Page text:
The only people with direct knowledge and genuine insight into this have been dead a very long time. Mr Winterbottom's opinions are, at best, speculative. No more or less than my own.



I WISH to support the contributor to the letters page of the Manx Independent (November 9) headed 'bikes render route unwalkable'.

I am Manx and have lived with motorcycles all my life but I think we have reached a point where enough is enough.

Not only are our upland greenways being eroded by overuse by motorcyclists but for four weeks, year after year, we lose our freedom in order to accommodate the TT and MGP.

Little thought is given to those living on the course trapped in or out of their homes. Our treasury minister announced that the 2007 TT brought in 50m to the Island.

There was no mention of how much goes off Island in prize money, imported doctors and police, marketing firm 70,000 plus 30 per cent tourist board budget etc.

A balance sheet covering all government departments connected with road racing would make interesting reading.

Perhaps if those affected by road closures were financially compensated, calculated on an hourly basis for every hour the course is closed, racing times and practices would be greatly reduced.

Douglas residents do not have the inconvenience or the intrusion into their lives, nor the disruption to their mail (deliveries can be held back until the end of race week).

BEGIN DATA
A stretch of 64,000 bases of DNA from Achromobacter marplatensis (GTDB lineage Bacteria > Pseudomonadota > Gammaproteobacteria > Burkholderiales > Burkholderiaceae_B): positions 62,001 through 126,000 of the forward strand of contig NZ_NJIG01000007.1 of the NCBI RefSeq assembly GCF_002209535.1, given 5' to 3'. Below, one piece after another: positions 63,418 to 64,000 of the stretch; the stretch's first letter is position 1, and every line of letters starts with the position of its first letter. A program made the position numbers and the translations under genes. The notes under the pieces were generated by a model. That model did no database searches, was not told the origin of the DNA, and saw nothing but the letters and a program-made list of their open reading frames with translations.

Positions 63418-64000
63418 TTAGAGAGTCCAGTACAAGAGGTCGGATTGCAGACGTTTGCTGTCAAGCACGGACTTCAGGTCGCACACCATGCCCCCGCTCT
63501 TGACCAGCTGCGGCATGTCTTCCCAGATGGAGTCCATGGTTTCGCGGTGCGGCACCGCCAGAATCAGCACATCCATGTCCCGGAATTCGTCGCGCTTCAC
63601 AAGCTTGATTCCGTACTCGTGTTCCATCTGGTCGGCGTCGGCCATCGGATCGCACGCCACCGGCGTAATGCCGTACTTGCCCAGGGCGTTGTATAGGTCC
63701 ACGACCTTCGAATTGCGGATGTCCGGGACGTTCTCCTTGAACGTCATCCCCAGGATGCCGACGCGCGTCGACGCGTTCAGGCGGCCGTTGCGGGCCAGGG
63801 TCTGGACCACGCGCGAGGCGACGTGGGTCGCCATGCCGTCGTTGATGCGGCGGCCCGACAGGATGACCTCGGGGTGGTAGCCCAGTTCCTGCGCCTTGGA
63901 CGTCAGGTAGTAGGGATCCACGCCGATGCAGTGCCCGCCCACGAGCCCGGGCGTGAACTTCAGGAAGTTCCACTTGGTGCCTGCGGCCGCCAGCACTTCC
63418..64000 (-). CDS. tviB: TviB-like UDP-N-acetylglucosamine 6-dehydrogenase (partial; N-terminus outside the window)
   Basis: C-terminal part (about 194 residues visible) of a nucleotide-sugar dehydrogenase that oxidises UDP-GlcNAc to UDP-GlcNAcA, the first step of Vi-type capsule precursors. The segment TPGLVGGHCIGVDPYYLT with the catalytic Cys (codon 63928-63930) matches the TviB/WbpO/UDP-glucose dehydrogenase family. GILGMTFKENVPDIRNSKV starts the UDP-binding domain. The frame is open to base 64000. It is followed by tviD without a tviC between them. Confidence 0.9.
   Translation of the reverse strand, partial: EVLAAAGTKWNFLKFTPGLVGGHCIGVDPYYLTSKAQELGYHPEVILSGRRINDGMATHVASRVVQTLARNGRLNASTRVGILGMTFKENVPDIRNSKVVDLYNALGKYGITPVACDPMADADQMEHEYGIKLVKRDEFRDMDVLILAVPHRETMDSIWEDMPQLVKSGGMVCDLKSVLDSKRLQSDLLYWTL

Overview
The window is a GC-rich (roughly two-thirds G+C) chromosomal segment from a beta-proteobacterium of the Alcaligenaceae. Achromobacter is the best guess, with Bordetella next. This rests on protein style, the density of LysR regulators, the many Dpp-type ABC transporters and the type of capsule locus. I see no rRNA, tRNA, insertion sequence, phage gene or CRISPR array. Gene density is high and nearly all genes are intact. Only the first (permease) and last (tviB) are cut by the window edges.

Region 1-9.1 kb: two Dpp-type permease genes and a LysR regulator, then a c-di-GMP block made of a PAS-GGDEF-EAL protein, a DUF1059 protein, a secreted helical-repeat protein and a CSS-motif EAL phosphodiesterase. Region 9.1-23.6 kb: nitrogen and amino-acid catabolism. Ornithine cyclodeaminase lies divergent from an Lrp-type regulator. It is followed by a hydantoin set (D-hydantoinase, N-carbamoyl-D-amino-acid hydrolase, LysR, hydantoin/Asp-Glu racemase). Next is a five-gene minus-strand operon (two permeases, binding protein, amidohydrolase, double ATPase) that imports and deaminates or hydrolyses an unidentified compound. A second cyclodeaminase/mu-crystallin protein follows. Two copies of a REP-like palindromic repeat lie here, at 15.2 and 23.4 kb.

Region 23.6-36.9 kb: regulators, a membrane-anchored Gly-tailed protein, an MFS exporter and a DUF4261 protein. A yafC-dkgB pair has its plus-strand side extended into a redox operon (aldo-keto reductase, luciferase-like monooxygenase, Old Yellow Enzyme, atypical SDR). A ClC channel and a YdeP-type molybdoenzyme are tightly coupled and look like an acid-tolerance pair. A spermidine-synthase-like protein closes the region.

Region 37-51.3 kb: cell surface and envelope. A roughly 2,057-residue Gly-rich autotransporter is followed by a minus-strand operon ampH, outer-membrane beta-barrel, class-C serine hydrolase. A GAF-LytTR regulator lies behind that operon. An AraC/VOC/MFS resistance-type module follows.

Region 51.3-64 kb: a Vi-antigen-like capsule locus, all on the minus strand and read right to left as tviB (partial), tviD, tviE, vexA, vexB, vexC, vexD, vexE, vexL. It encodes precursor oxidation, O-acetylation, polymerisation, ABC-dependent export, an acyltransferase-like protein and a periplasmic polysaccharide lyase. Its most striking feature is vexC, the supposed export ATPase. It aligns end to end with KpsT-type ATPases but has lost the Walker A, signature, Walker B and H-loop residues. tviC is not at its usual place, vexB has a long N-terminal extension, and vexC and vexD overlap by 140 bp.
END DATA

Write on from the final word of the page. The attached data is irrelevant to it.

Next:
Also there must be concern regarding CO2 emissions. How can we promote organic farming when motorcycles invade every nook and cranny of the Manx countryside?

We have celebrated 100 years of road racing, it's time to move on and introduce more environmentally friendly pursuits. Think of global warming.


FROM: PAUL D. CHAMBERS, Address supplied.

I RECENTLY had no means of communicating with my wife who had gone to book a sail/rail ticket at the Steam Packet.

So, with little hope of success following my own previously bad experiences with the Steam Packet and the poor press that they have so rightly received, I telephoned them and requested that a message be given to my wife to telephone home before proceeding with the booking.

Shortly afterwards my wife was in contact and the correct booking made. The young lady who took the message was due to go off duty and was clearly pressed for time, but the message was professionally dealt with. Perhaps a lesson could be learnt further up in the Steam Packet management system to look after their customers to a similar standard.


FROM: DAN CARTER, Address supplied.

I HAVE driven all over Europe but find some of the Islands roads some of the most difficult to drive when it's dark, during rush hours.

This is due to inadequate street lighting. After driving from Douglas to Port Erin recently I felt lucky that I had not had a bump.

Please, Isle of Man Government, start showing some care for road safety, put up some street or road lighting and switch them on during rush hours. Also, how about some speed cameras? I agree with another reader's letter about the danger posed by lunatic drivers on this Island.

Safe drivers are getting sick of this government keeping its head in the sand regarding this issue. Maybe I should put the words 'money' and 'speed cameras' in the same sentence to get them to take notice.


FROM: CHRIS JAGUS, Address supplied.

IT'S a shame some of your readers are saddened by the absence of imported sausages in Manx supermarkets (Independent, November 16). I have three words of advice which may be helpful — buy Manx sausages. If the lady in question really wants processed English sausages I have three more words of advice — live in England.